[15.62] Seneca, quite unmoved, asked for tablets on which to inscribe his will, and, on the centurion's refusal, turned to his friends, protesting that as he was forbidden to requite them, he bequeathed to them the only, but still the noblest possession yet remaining to him, the pattern of his life, which, if they remembered, they would win a name for moral worth and steadfast friendship. At the same time he called them back from their tears to manly resolution, now with friendly talk, and now with the sterner language of rebuke. "Where," he asked again and again, "are your maxims of philosophy, or the preparation of so many years' study against evils to come? Who knew not Nero's cruelty? After a mother's and a brother's murder, nothing remains but to add the destruction of a guardian and a tutor."
[15.63] Having spoken these and like words, meant, so to say, for all, he embraced his wife; then softening awhile from the stern resolution of the hour, he begged and implored her to spare herself the burden of perpetual sorrow, and, in the contemplation of a life virtuously spent, to endure a husband's loss with honourable consolations. She declared, in answer, that she too had decided to die, and claimed for herself the blow of the executioner. There upon Seneca, not to thwart her noble ambition, from an affection too which would not leave behind him for insult one whom he dearly loved, replied: "I have shown you ways of smoothing life; you prefer the glory of dying. I will not grudge you such a noble example. Let the fortitude of so courageous an end be alike in both of us, but let there be more in your decease to win fame." Then by one and the same stroke they sundered with a dagger the arteries of their arms. Seneca, as his aged frame, attenuated by frugal diet, allowed the blood to escape but slowly, severed also the veins of his legs and knees. Worn out by cruel anguish, afraid too that his sufferings might break his wife's spirit, and that, as he looked on her tortures, he might himself sink into irresolution, he persuaded her to retire into another chamber. Even at the last moment his eloquence failed him not; he summoned his secretaries, and dictated much to them which, as it has been published for all readers in his own words, I forbear to paraphrase.
Reference is also given to a cite in Dio Cassius, book 62, which as far as I can tell isn't even extant.
We are told further that Seneca's Passion play, Nazarenus, "could not be published, since by then Christianity had become a proscribed religion. The earliest gospels had to be circulated clandestinely. It was not by chance that Lucilius omitted the Nazarenus from his edition of Seneca's collected works."
Not one point of this is documented in the least, and is merely cobbled together at the behest of the theory to explain why its most important piece of data -- a copy of Nazarenus -- is missing and unattested in the historical record. Conveniently, Nazarenus, we are told, "was consigned to oblivion because it offended Christians and pagans alike," the former because this still non-document allegedly contained information that contradicted what Christians believed.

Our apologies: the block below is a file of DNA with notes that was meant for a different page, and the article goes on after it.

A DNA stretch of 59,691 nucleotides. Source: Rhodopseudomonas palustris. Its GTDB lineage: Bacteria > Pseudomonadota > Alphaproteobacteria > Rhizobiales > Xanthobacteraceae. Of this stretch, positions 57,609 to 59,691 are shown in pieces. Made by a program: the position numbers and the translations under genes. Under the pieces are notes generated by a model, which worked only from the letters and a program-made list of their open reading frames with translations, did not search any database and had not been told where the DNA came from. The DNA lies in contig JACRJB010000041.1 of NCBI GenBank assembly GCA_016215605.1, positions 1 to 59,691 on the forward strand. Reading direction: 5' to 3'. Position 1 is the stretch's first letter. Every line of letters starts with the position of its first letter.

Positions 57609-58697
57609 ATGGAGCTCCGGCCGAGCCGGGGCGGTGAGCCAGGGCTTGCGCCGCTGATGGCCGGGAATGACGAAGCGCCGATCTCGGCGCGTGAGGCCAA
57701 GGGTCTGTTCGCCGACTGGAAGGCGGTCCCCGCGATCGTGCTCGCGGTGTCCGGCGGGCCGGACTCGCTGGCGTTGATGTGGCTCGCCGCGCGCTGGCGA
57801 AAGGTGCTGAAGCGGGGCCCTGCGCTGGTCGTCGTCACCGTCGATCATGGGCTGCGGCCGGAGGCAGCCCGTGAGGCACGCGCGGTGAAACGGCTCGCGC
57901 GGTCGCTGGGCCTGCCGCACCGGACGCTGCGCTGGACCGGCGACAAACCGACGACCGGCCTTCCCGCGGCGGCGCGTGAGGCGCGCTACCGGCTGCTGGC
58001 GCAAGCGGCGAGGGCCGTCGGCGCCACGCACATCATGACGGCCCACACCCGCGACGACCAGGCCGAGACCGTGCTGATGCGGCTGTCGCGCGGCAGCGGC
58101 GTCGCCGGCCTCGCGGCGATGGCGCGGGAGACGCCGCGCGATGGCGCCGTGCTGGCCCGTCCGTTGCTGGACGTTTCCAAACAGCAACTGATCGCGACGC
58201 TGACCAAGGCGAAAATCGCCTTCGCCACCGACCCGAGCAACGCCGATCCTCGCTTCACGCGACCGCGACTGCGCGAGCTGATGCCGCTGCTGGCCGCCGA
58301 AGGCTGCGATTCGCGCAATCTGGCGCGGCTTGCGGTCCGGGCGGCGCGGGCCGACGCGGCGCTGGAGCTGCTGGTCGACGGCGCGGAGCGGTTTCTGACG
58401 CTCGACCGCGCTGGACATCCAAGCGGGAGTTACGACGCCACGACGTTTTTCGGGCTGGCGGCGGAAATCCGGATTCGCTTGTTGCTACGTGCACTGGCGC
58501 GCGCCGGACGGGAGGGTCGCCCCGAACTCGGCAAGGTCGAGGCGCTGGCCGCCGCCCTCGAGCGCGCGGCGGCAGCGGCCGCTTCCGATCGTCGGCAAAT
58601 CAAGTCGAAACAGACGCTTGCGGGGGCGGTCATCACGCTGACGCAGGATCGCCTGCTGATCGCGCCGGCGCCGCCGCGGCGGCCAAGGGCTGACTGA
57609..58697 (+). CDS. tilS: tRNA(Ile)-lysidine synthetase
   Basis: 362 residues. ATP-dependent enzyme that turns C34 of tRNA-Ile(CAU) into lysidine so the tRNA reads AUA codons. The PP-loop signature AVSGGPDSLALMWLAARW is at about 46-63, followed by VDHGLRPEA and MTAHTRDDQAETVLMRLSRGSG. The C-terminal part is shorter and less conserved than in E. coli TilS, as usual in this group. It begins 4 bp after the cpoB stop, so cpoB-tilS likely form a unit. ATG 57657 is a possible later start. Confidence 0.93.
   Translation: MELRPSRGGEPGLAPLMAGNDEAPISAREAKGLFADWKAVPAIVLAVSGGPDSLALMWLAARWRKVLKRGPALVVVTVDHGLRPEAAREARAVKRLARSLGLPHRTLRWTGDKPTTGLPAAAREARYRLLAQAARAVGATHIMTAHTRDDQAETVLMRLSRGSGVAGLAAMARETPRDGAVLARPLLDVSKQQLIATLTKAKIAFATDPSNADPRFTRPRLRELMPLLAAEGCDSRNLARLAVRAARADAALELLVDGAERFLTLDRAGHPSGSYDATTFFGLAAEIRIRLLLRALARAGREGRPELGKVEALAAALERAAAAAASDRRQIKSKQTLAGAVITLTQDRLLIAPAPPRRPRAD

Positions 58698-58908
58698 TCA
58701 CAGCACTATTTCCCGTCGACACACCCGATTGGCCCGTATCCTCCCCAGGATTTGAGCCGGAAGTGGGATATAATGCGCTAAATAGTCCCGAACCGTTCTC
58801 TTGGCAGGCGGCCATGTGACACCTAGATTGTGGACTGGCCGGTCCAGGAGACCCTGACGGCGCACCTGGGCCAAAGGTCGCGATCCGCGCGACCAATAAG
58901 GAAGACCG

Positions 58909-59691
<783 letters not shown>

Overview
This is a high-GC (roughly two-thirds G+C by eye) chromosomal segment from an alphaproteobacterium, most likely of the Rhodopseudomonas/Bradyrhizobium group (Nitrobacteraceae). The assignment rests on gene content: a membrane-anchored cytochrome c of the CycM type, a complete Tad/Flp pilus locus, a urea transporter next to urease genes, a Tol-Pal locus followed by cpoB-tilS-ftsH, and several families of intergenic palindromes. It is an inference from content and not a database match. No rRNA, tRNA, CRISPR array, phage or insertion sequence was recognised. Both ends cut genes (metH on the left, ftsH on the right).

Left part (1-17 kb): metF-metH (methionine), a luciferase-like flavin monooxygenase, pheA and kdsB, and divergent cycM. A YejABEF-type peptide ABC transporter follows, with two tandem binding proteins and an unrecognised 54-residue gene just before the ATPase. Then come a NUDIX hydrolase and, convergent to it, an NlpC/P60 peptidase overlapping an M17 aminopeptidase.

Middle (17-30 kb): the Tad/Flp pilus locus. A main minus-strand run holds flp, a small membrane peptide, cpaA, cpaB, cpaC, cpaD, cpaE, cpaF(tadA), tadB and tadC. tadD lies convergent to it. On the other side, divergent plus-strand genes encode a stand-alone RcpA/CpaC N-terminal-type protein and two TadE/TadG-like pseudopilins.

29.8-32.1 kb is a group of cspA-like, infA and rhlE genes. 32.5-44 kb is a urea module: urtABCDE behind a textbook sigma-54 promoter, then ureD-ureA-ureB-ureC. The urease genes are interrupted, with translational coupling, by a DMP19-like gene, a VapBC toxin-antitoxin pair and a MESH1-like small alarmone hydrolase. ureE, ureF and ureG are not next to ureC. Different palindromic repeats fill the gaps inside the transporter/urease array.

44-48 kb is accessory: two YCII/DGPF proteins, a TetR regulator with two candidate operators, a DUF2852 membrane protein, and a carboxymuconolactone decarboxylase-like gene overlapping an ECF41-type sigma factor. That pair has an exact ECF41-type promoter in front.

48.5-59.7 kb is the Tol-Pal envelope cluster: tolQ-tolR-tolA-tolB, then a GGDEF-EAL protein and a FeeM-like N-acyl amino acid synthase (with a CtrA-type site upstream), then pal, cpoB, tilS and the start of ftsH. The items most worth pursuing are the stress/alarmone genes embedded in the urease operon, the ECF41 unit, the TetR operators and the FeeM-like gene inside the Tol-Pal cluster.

From here we are told that Mark incorporated elements of the play, and as did Luke and John; Matthew copied Mark; the rest is mystery.
Now what of the alleged "problems" solved by this Seneca theory? There are a few sub-essays on this, but I chose one to look at, which should indicate Nero's methodology as untrustworthy. Nero tries to explain away problems with Joseph of Arimathea. Much of what is offered is simply assuming that the theory is already proven, and then explaining the data in terms of the theory.
There is this sort of contrivance: "In all four gospels the character called Joseph of Arimathea is introduced through a sudden transition in the text. For Luke the appearance of Joseph of Arimathea on the stage as the one who buried Jesus appears to have come as a surprise, even though he tries to identify him: And behold, there was a man by the name of Joseph who was a member of the Council... from Arimathea, a city of the Jews. This one, going to where Pilate was, asked for the body of Jesus. The expression to where Pilate was (tô Pilatô) confirms that Pilate was no longer on the stage. To approach him, Joseph had to go inside the praetorium through one of the side entrances that were reserved for the use of messengers and servants."
As a "surprise"? How this is so is far from clear. Otherwise it is fairly easy to see the begged questions throughout the text. We don't get to an actual "problem" allegedly solved until this:
For about two centuries interpreters have tried to explain why the gospels should make a point of identifying by name a person to whom no reference is made anywhere else. Schonfield remarks about Joseph of Arimathea: